Dyslexia is a learning disability that can hinder a person’s ability to read, write, and spell. It is a common learning disability in children and lasts throughout life. The severity of dyslexia can vary from mild to severe.
The causes of dyslexia are neurobiological (having to do with the way the brain is formed and how it functions) and genetic (passed down through families). Dyslexia may also occur due to other conditions, such as stroke .
Language Center of the Brain
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Your doctor will ask about you or your child’s symptoms and medical history. A physical exam will be done (including hearing and vision tests). You may then be referred to an expert in learning disabilities, such as a school psychologist, learning specialist, or neurologist (doctor who specializes in the nervous system) for additional testing.
Your specialist may need additional tests. These may include:
Most people with dyslexia need help from a teacher, tutor, or other trained professional. Talk with the doctor and learning specialist about the best treatment plan for you or your child. Treatment options include:
Remediation is a way of teaching that helps people with dyslexia to learn language skills. It uses the following concepts:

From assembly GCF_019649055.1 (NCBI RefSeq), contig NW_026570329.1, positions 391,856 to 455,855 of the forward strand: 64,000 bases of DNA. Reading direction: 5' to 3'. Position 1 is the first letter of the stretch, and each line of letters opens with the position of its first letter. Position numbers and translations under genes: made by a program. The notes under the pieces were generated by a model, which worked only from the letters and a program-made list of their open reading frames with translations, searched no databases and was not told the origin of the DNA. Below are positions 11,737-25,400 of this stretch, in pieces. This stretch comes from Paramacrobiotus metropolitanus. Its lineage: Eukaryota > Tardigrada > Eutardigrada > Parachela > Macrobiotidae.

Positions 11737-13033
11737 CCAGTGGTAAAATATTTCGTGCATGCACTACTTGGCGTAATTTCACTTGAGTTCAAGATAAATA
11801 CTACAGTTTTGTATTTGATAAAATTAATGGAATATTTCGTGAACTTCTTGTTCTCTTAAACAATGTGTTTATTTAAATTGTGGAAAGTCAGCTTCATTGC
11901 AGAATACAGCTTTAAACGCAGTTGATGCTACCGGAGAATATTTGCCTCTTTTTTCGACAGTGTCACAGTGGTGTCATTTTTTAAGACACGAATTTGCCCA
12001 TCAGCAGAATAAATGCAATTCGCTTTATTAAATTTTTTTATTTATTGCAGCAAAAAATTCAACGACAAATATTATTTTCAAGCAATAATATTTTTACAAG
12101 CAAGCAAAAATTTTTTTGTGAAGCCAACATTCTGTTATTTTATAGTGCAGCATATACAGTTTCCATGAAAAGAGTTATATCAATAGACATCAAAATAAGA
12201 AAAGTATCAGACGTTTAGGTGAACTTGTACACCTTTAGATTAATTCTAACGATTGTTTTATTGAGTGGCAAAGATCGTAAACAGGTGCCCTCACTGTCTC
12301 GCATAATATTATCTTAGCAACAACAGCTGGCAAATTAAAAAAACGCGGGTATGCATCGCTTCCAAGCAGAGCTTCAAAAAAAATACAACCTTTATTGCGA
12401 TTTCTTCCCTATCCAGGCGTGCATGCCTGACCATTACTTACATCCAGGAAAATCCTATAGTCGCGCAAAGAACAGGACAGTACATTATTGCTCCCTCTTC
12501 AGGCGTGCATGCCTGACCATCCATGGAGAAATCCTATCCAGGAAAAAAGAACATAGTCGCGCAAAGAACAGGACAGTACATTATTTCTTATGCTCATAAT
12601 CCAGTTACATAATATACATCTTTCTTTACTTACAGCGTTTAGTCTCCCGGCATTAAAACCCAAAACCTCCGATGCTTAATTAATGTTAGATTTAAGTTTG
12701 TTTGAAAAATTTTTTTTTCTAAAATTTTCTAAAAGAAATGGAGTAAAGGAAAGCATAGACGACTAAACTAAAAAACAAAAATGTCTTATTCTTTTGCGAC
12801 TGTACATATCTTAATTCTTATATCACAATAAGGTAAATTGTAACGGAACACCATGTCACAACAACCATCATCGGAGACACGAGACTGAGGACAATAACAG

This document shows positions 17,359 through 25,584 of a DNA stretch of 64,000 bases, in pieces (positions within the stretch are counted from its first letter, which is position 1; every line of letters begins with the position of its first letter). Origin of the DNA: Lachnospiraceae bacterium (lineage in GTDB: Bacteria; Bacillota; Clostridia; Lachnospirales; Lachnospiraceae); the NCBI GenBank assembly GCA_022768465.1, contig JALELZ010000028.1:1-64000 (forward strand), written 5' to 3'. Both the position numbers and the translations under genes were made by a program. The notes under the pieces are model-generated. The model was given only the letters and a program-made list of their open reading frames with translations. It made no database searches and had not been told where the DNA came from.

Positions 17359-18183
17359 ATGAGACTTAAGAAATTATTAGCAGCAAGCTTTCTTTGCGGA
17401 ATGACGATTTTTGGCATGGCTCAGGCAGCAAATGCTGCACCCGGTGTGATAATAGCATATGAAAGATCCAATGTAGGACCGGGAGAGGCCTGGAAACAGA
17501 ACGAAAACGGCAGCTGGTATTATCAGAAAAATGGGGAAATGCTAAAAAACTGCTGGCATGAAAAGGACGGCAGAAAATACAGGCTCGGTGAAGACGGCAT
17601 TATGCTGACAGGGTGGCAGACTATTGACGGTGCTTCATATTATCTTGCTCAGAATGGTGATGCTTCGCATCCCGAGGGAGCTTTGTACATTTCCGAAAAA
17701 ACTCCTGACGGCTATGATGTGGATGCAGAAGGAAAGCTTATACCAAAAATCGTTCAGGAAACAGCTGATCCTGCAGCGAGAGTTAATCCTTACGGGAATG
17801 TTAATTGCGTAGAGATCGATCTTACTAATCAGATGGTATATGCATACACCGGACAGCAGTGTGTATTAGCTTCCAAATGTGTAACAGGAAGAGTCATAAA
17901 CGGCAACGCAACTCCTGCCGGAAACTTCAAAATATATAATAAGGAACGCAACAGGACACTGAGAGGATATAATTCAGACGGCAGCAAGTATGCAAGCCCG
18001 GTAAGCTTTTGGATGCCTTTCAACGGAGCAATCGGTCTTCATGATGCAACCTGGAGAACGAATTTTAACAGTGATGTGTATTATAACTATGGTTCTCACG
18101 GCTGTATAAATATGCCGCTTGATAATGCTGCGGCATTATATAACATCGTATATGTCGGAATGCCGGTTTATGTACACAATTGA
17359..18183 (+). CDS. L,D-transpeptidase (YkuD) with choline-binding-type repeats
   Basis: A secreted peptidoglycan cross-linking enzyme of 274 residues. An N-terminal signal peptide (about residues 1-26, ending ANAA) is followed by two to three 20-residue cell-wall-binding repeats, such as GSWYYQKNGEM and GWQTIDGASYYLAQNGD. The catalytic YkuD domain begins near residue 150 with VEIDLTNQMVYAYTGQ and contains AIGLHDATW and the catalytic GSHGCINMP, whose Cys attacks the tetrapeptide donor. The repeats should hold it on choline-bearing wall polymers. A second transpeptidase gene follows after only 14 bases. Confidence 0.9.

Compensatory strategies are ways to work-around the effects of dyslexia. They include:
There is little that can be done to prevent dyslexia, especially if it runs in your family. However, early identification and treatment can reduce its effects. The sooner children with dyslexia get special education services, the fewer problems they will have learning to read and write at grade level. Under US federal law, free testing and special education services are available for children in the public school system.
International Dyslexia Association
National Center for Learning Disabilities
Canadian Dyslexia Association
Dyslexia. National Center for Learning Disabilities website. Available at:http://www.ncld.org/types-learning-disabilities/dyslexia . Accessed January 2, 2013.
Dyslexia. KidsHealth.org website. Available at: http://www.kidshealth.org/kid/health_problems/learning_problem/dyslexia.html . Updated July 2012. Accessed January 2, 2013.
Dyslexia basics. International Dyslexia Association website. Available at: http://www.interdys.org/ewebeditpro5/upload/DyslexiaBasicsREVMay2012.pdf . Accessed January 2, 2013.
Frequently asked questions about dyslexia. International Dyslexia Association website. Available at: http://www.interdys.org/FAQ.htm . Accessed January 2, 2013.
Kids with dyslexia. KidsHealth.org website. Available at: http://kidshealth.org/parent/medical/learning/dyslexia.html . Updated July 2012. Accessed January 2, 2013.
Understanding dyslexia. KidsHealth.org website. Available at: http://kidshealth.org/teen/school_jobs/school/dyslexia.html . Updated July 2012. Accessed January 2, 2013.
Last reviewed January 2013 by Brian Randall, MD
Please be aware that this information is provided to supplement the care provided by your physician. It is neither intended nor implied to be a substitute for professional medical advice. CALL YOUR HEALTHCARE PROVIDER IMMEDIATELY IF YOU THINK YOU MAY HAVE A MEDICAL EMERGENCY. Always seek the advice of your physician or other qualified health provider prior to starting any new treatment or with any questions you may have regarding a medical condition.
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